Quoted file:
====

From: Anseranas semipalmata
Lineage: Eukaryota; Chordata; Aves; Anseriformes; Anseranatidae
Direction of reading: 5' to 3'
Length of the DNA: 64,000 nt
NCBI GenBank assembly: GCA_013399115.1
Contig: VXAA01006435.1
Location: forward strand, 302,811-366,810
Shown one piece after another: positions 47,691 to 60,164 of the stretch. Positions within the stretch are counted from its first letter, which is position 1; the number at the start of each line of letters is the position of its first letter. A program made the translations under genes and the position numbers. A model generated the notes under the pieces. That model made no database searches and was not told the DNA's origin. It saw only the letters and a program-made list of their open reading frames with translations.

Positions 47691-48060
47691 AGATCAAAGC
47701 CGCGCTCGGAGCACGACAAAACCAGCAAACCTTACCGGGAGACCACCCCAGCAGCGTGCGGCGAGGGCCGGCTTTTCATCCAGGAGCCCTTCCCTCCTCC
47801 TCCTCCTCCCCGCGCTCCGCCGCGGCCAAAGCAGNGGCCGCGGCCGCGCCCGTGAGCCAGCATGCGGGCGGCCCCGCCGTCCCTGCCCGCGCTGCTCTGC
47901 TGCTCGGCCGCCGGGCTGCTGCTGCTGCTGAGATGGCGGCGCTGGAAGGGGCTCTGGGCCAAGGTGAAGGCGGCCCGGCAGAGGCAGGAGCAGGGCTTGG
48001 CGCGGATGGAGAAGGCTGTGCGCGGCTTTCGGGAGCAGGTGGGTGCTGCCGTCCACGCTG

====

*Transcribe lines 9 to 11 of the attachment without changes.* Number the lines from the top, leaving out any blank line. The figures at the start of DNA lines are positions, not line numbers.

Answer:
Positions 47691-48060
47691 AGATCAAAGC
47701 CGCGCTCGGAGCACGACAAAACCAGCAAACCTTACCGGGAGACCACCCCAGCAGCGTGCGGCGAGGGCCGGCTTTTCATCCAGGAGCCCTTCCCTCCTCC